Monday, January 17, 2011

Unit Testing - the Good

Automated Unit Tests are a big part of the Agile movement. One of the reasons is that refactoring is a big part of Agile. Any time you change code, you risk breaking it. Unit tests mitigate that risk, allowing you to refactor with less fear. The ability to easily verify that you haven't broken things when you refactor code or do bug fixes or other maintenance is probably the biggest gain from creating automated unit tests, but it isn't the only one. Besides increased confidence, unit tests can sometimes actually decrease development time in the short term and also provide long term documentation of your software.

Development Time
When you write code how do you know when it is right? There are different levels of tested that you are probably familiar with.

 0. The code is written
 1. The code compiles
 2. The code runs
 3. You've tested the code

Ever fixed a small typo in your code and then just checked it in? Yep, that's level 0 testing. Level 1 testing (also known as proof by compilation) is more common, especially if you are using an IDE like Eclipse that does constant compiling. Level 2 testing is smoke testing - will the program still run? Unfortunately, some times these levels aren't enough. Whether it is pressure from customers or a boss, or just pesky pride, you actually want to validate that the logic in the code is correct. This requires level 3 testing.

The most obvious way to test is to run your program over and over again, providing inputs that exercise your newly changed code. This can seem easier than writing unit tests but is it really?

If your application is something large, or has external dependencies, each run can take a long time. If your new code isn't perfect the first time through, the "code - compile - deploy - execute - enter test data - validate results" development cycle can be a very slow way of debugging. Writing the unit tests has a higher up front cost, but now the debug cycle has been reduced to "code - compile - execute tests".  Which means that unless you write your code perfectly the first time, it can actually be quicker to write unit tests than not.

Unit Tests provide a great example of how to use a component. Let's say you have a method that formats phone numbers in a canonical way. Reading the unit tests can show you how different addresses get formatted. And unlike almost all other forms of software documentation, it is never out of date. As long as the unit tests pass you know that this "documentation" is still accurate.

As I stated in the introduction, the most obvious benefit of unit testing is confidence. It gives you confidence that the code you've written is correct as you write it. If you create unit tests based on bug reports that come in, you can be confident that they have both been fixed and that the bugs won't reappear in the future. If you are maintaining code with existing unit tests, you can have confidence that your changes aren't breaking other assumptions you may not have been aware of.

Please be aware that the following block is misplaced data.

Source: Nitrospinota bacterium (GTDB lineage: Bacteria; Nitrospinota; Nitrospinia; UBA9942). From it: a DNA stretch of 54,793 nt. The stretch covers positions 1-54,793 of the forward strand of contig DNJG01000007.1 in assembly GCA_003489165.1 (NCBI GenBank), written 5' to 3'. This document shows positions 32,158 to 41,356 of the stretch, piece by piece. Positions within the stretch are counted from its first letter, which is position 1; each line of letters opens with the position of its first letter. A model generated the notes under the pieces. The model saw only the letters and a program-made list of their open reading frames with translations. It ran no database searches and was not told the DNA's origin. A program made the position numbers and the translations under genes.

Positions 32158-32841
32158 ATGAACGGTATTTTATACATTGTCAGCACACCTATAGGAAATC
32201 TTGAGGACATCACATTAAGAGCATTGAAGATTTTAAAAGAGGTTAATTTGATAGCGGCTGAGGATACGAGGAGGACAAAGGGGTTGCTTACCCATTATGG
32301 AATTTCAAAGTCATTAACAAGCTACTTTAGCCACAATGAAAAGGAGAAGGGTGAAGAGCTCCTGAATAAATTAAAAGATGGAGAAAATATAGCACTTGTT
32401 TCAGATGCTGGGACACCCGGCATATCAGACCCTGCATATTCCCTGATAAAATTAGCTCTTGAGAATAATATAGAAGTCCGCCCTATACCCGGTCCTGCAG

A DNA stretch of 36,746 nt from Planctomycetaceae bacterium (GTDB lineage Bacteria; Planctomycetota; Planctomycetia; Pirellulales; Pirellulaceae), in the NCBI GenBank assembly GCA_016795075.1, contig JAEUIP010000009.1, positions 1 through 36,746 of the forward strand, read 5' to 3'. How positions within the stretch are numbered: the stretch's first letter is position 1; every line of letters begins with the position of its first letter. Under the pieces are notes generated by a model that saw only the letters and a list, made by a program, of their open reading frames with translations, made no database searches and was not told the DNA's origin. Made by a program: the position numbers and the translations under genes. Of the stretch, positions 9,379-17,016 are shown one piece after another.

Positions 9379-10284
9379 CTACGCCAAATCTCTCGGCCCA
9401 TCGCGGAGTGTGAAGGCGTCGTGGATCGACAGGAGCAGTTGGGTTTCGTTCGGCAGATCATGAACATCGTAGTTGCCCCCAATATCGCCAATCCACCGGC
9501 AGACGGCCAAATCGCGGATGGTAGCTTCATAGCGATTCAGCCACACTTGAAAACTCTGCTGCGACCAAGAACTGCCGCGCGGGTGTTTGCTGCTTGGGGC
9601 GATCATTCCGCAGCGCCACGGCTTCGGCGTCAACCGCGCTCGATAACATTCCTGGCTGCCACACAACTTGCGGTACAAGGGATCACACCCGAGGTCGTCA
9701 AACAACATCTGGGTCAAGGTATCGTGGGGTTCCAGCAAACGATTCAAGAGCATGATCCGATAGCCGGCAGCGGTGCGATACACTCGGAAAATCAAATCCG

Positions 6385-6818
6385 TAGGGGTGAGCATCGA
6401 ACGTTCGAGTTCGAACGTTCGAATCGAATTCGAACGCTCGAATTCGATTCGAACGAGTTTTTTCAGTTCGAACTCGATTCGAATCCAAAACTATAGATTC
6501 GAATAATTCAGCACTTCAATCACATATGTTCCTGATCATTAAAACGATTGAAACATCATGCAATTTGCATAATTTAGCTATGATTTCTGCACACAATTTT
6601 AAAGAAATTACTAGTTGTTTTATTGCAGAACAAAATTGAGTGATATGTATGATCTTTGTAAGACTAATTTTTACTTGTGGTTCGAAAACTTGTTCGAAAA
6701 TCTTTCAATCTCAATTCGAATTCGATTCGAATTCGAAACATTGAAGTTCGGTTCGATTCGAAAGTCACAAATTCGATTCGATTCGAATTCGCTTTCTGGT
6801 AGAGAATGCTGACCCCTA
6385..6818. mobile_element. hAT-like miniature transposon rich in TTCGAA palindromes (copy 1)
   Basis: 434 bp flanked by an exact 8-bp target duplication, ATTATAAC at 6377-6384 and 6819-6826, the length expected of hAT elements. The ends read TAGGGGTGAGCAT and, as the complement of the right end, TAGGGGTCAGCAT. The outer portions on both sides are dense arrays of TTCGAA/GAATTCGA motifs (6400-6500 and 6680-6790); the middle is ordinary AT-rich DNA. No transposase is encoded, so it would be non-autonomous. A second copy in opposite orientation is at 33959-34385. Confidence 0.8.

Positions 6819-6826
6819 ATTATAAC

Here is a simple unit testing example of a class that formats phone numbers that provides a concrete example of the three ideas from above:
  1 import static org.junit.Assert.*;
  2 import org.junit.Test; 
  3 import org.junit.Before; 
  5 public class PhoneFormatterTest {
  7   private PhoneFormatter mFormatter; 
  9   @Before public void setup() {
 10     mFormatter = new PhoneFormatter(); 
 11   } 
 13   @Test public void testDirectNumber() {
 14     assertEquals("(757) 555-1234", mFormatter.format("7575551234")); 
 15     assertEquals("(757) 555-1234", mFormatter.format("17575551234")); 
 16     assertEquals("555-1234", mFormatter.format("5551234")); 
 17     assertEquals("911", mFormatter.format("911")); 
 18   } 
 20   @Test public void testDialNine() {
 21     assertEquals("(757) 555-1234", mFormatter.format("97575551234")); 
 22     assertEquals("(757) 555-1234", mFormatter.format("917575551234")); 
 23     assertEquals("911", mFormatter.format("9911")); 
 24   } 
 25 }
Having a unit test like this really helps with the development time. Just seeing how the different numbers are supposed to be formatted can help see what you need to do. And it'll be quicker to run the unit test once than to manually test your code with the different types of numbers. It gives the documentation for future developers who can see how the numbers are supposed to be formatted - i.e. what the format method does. And it provides confidence that your code not only handles all of these situations right now, but it still will after it is modified at some future date.

1 comment:

Jennifer said...

Again, good common sense advice like the refactoring post. But convincing a time-crunched boss that one needs extra time to do this now for benefits that will not be seen until later can be tough sometimes. Like refactoring, I've learned it is best not to ask, but just to do it.